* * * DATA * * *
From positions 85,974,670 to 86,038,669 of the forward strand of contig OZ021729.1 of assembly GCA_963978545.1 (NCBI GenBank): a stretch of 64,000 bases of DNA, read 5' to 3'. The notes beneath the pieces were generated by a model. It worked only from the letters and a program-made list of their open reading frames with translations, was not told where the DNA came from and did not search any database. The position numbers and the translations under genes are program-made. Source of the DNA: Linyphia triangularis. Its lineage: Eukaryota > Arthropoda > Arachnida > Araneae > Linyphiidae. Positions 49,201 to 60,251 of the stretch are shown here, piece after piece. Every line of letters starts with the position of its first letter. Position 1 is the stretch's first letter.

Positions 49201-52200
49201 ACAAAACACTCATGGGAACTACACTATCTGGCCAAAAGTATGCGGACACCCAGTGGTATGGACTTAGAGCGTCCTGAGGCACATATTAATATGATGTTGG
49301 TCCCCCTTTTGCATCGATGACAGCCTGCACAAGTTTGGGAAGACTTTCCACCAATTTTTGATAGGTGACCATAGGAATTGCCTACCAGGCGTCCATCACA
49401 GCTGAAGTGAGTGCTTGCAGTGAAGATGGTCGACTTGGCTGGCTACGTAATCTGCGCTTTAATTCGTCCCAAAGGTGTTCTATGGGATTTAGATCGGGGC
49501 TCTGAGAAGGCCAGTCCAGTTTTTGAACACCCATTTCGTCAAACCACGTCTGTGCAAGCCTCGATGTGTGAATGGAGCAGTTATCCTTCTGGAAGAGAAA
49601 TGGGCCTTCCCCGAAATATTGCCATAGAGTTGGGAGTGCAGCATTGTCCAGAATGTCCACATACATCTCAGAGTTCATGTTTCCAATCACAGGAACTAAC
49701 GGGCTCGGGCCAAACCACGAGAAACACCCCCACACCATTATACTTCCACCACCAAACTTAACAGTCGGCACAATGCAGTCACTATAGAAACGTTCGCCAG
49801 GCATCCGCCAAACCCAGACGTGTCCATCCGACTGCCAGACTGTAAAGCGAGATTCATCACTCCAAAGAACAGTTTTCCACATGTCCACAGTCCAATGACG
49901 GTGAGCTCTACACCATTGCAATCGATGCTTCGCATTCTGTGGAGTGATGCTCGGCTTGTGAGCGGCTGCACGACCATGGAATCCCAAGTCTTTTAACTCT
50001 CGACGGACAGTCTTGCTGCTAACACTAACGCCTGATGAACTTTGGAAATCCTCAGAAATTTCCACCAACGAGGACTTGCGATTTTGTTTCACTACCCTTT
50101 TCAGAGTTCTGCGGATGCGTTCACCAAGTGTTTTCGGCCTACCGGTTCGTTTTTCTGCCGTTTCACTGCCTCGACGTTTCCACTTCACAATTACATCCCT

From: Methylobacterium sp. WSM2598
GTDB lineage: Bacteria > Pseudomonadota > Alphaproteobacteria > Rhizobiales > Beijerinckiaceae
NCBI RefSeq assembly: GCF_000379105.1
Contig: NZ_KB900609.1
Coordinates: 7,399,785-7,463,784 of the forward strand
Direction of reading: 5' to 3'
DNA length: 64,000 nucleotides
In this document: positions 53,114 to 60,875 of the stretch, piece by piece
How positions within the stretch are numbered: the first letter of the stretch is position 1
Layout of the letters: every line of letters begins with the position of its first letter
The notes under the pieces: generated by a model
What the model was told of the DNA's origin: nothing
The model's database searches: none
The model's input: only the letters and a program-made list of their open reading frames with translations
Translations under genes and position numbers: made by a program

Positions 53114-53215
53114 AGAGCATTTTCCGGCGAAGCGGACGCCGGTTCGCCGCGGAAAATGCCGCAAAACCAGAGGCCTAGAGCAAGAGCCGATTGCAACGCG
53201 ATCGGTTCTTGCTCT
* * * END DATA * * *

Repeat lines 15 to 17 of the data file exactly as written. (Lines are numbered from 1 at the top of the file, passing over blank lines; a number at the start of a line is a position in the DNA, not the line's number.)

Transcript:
NCBI RefSeq assembly: GCF_000379105.1
Contig: NZ_KB900609.1
Coordinates: 7,399,785-7,463,784 of the forward strand